By Rich Kosmoski
Many towns and communities throughout the U.S. have a railroad that passes through. These railroad lines may be used for high-speed cross-country trains, local commuter trains or freight trains moving freight from coast to coast. People living in these communities have a nonchalant attitude towards them because they have grown accustomed to the clackity-clack of the rails.
At 2:45a.m., Jan. 6, 2005, the sound of a crashing train changed a community and its residents living in Graniteville, S.C. The 7,000 residents of this lush Horse Creek Valley in eastern South Carolina rudely were awakened when a freight train took the wrong turn and onto a siding that led to a disaster.
The Norfolk southern freight train was transporting three tanker cars containing chlorine, a highly toxic hazardous material. Liquid chlorine, when mixed with oxygen, turns the liquid into a poisonous green vaporous cloud. Chlorine is toxic and can be fatal if inhaled or absorbed through the skin. The Graniteville incident caused nine fatalities in addition to hundreds of people being injured and needing medical attention. Thousands of homeowners were forced to evacuate the area.
The incident happened in close proximity to the fire station. When it occurred, alarms were put in for the firefighters to respond. The leaking hazardous material was not identified at that point. The firefighters found themselves responding towards their fire station and into the fog before they were able to don their personal protective equipment. They didn't realize the severity of the incident until it was too late. Many sustained life-threatening injuries to their lungs by not being made aware of the hazardous condition.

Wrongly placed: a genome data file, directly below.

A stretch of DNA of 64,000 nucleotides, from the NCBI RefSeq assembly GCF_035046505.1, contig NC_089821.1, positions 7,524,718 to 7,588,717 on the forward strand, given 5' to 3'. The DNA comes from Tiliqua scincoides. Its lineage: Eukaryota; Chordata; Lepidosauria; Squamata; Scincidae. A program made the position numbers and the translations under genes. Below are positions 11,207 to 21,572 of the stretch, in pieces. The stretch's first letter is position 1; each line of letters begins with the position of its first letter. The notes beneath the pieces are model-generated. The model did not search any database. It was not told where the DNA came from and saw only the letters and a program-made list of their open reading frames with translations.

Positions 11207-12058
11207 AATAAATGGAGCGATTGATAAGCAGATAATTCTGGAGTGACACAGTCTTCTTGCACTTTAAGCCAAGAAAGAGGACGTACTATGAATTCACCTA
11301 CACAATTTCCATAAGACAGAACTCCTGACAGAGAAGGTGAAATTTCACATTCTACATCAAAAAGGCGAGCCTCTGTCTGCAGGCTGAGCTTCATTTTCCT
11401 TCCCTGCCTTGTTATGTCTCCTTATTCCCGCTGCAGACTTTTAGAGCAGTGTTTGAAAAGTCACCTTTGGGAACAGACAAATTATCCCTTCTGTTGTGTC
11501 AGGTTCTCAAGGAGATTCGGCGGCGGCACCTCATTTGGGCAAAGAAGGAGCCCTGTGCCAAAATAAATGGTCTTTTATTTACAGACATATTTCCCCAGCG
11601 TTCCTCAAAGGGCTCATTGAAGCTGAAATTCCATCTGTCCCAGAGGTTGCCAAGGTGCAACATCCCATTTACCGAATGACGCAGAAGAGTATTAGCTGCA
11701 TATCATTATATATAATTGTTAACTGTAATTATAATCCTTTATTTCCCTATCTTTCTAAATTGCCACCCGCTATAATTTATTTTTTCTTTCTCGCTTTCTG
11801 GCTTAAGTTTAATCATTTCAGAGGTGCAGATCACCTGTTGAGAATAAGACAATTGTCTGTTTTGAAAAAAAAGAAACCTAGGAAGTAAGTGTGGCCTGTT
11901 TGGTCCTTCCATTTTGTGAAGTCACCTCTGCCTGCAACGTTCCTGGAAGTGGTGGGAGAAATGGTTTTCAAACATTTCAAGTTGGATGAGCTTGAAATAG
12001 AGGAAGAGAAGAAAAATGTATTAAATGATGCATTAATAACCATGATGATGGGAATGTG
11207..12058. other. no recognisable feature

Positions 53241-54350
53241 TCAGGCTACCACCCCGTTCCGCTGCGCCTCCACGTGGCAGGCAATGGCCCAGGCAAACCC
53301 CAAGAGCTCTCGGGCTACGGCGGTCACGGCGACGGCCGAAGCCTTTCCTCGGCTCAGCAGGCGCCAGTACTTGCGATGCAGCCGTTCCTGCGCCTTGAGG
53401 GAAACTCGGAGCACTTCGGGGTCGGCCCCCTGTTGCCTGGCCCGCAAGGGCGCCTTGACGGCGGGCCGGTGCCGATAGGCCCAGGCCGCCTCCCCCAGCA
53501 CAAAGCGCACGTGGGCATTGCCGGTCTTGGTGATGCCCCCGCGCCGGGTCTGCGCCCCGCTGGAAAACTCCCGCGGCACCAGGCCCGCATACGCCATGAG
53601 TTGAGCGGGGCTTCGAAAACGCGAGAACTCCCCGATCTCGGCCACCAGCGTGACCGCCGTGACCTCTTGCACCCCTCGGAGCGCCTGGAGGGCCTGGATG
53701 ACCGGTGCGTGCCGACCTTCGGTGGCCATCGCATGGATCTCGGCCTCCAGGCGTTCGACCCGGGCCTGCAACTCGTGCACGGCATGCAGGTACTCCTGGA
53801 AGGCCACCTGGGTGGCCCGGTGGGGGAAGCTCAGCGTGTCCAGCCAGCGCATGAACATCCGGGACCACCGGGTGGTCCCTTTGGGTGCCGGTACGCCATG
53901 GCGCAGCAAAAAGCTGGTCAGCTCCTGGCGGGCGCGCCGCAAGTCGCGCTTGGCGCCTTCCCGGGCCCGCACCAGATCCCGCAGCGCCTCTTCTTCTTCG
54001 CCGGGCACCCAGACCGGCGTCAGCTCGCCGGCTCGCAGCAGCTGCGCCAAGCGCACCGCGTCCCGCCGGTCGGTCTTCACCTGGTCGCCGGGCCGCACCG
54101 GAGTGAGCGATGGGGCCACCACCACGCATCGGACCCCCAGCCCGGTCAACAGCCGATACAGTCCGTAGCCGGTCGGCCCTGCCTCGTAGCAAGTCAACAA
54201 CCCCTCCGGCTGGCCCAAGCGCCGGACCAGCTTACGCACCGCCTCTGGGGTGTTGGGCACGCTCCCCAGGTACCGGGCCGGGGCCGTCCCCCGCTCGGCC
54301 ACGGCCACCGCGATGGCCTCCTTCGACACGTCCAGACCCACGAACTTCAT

Ultimately, the responding agencies were able to come together on common grounds and form a unified command system, according to the Incident Command System and the National Incident Management System. During the incident, questions arose whether the nine deaths could have been prevented. These deaths occurred within the first 10 minutes of the incident. Luckily, there were only nine deaths because there was the possibility of many more residents succumbing to the hazardous fumes in the air.
An incident of similar nature can happen in any town and doesn't necessarily have to be by railcar. Truckers driving our highways can be just as dangerous while transporting their cargoes as railroad tankers. We must be cautious when responding to any type of hazardous material incident. Our training teaches us that there are certain instances when it is best to stand back and do nothing. It may be better to take a defensive position and protect the surrounding area rather than performing offensive operations.
During our response to either the scene of the incident or the fire station, we should be aware of our surroundings. Stop and think if something looks out of the ordinary. How many times do we as first responders get dispatched to a scene before all the facts are known?
Our first duty is to establish a command structure and then make decisions as to how we are going to proceed. Sometimes, it is better to take a defensive position rather than conducting offensive tactics as these may prove to be deadly.
Rich Kosmoski, M.S., is president of the New Jersey Volunteer Fire Chief's Association. Kosmoski is an instructor at the Middlesex County Fire Academy in Sayreville, N.J.